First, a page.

The best option for this case is therefore two 16V46C engines. Their combined power of 33,6 MW is very close to the optimum power of 34 MW or 60 % of the total propulsion power. The delivered power at the mechanically driven propeller is about 28 MW in service conditions when transmissions losses of 2,5% and a service rating of 85% MCR are taken into account. The power demand for the electrical pod is then 19 MW to be able to coupe with the total delivered power demand of 47 MW. One should also consider that the pod power fits well with the steps in the pod sizes available. If the power demand is just under a certain step and the next larger pod model is much larger, it might be interesting to consider the smaller pod size and larger diesel engines to drive the mechanical propeller instead. The larger pod size increases installation work and might impact on the cargo capacity and handling negatively in a Ro-Ro ship, if the auxiliary machinery for the pod is intruding on the car deck. The total cost curve in figure 8 is very flat to the left of the optimum power ratio, so a smaller pod should not have any negative impact on the total feasibility. However, in this case the load is already very high on the mechanically driven propeller, so it is not motivated to deviate from the optimum pod size in figure 8. The selected pod has therefore a nominal power of 19 MW.

W12V46C 12600 kW W16V46C 16800 kW Hotel consumers: 1,5 - 2,5 MW W6L32


2700 kW

W16V46C 16800 kW W12V46C 12600 kW

LIPS bow thrusters: 2 x 1300 kW DELIVERED POWER : Engine load Electric pod LIPS CP propeller Nominal 19.000 kW 35 % 33.600 kW 65 % Service 17.000 kW 38 % 27.700 kW 62 % INSTALLED POWER : Mechanical power Electrical power 33600 kW 27900 kW

Total shaft power

51.600 kW

44.700 kW

Total installed power

61500 kW

FIGURE 10. CODED machinery configuration for the 30 knot RoPax

Oskar Levander Wrtsil Corporation / Marine Division

Advanced machinery with CRP propulsion for fast RoPax vessels The Motorship Marine Propulsion Conference 2002

April 10-11th, 2002

The pod propulsion power of 19 MW gives an electrical load of 20 MW when the converter, transformer and electrical motor efficiencies are taken into account. The total electrical load is about 22 MW when the hotel load of about 2 MW is added. The total installed break power of the genset engines should then be about 26,5 MW to allow for a service rating of 85% MCR and generator efficiency of 97%. The gensets are configured into a power plant type machinery where the same gensets supplies both the electric propulsion and the hotel load. The combinations of available genset options are numerous and there are many suitable solutions. The large power demand makes it feasible to opt for an engine type with a large power output per cylinder to reduce the total number of cylinders. Therefore the Wrtsil 38 and 46 series are the most suitable engine types. Since the 46 engine is used for the mechanical propulsion, it is beneficial to use the same type for the electrical power plant. However, the power demand in port can be under 2 MW, so there should also be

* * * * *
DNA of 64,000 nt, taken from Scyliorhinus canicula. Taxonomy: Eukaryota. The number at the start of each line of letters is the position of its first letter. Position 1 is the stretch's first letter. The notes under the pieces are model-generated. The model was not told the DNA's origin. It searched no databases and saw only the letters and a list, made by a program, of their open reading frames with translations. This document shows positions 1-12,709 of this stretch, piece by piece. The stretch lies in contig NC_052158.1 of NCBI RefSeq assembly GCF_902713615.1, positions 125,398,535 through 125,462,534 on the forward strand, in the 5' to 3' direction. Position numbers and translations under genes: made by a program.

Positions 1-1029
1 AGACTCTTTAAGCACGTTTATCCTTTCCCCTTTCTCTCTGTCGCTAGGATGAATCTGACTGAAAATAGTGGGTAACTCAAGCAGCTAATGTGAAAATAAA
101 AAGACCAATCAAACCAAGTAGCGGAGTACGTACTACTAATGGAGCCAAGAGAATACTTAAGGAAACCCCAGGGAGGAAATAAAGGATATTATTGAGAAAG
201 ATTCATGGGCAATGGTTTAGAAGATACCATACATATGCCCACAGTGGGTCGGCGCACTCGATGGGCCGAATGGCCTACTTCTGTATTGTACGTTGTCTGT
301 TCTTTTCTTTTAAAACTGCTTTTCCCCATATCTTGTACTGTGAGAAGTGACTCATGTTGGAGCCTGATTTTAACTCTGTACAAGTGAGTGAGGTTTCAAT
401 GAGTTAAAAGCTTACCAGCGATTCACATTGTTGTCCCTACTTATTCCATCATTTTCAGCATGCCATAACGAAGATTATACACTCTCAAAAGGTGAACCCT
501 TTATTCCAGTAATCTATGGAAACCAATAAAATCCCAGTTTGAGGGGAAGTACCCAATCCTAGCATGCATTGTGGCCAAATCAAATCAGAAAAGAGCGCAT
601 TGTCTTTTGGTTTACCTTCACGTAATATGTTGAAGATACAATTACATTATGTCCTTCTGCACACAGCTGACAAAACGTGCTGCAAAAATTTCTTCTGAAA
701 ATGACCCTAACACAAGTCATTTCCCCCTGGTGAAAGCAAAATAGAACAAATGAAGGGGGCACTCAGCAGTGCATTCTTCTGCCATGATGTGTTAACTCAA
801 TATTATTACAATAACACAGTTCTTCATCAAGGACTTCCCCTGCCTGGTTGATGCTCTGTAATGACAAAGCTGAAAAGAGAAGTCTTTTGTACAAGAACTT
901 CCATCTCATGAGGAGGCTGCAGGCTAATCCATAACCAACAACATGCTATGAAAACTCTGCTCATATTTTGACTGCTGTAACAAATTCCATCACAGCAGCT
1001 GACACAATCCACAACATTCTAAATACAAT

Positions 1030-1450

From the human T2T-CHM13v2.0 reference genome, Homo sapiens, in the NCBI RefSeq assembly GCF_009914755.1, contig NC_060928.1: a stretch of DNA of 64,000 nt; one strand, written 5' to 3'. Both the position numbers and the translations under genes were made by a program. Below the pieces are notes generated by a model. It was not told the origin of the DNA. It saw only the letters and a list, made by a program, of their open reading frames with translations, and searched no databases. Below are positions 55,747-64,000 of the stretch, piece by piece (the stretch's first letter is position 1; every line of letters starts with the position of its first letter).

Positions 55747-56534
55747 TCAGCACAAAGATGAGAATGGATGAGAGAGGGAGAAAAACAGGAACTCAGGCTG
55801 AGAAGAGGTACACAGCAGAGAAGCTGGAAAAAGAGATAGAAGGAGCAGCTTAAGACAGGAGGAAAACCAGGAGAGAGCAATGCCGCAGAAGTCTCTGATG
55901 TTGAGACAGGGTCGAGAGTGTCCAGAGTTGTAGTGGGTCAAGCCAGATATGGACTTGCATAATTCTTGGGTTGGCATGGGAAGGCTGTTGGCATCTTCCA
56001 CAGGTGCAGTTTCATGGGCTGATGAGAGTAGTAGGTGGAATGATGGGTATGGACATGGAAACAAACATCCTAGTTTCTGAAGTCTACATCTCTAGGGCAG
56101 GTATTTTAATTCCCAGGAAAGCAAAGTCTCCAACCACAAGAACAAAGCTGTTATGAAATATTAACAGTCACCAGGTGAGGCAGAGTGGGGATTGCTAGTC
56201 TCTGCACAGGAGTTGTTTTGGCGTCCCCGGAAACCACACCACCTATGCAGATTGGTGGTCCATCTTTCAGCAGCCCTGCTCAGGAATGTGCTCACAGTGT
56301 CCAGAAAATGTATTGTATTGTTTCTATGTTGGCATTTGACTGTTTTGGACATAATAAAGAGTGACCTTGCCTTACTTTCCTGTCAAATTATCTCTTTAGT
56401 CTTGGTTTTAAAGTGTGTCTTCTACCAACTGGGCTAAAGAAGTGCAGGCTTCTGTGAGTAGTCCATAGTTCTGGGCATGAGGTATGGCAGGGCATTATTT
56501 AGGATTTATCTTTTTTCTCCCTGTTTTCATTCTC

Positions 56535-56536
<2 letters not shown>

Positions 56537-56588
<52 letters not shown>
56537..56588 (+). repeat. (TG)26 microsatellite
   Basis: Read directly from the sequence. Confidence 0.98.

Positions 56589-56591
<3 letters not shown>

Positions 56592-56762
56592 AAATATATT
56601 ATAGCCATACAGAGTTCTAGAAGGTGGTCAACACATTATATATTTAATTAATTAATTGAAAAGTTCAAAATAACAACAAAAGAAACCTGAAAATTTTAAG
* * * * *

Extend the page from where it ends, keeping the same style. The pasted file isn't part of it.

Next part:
at least one unit with a power output in the region between 2,5 4 MW to avoid too low loads on the engines. Even though it is possible to run an engine at low loads under 20%, continuous operation at low loads is not recommended. The smallest engine in both the 46 and 38 series have a power output of over 4 MW, so there is no suitable model to create the electricity in port. Therefore, another type of engine must also be brought onboard. In this case, the selected configuration consist of two 12V46 engine and one 6L32 engines, with power outputs of 12600 kW and 2700 kW respectively. This gives a total electrical power generation capacity of 27,9 MW. The large diesel generators with low fuel consumption supply most of the electrical power. The small 6L32 genset is mostly used in port when the only electrical load consists of the hotel load. However, it can also be used for extra power at full speed or to reduce the load jump between the large engines at part load.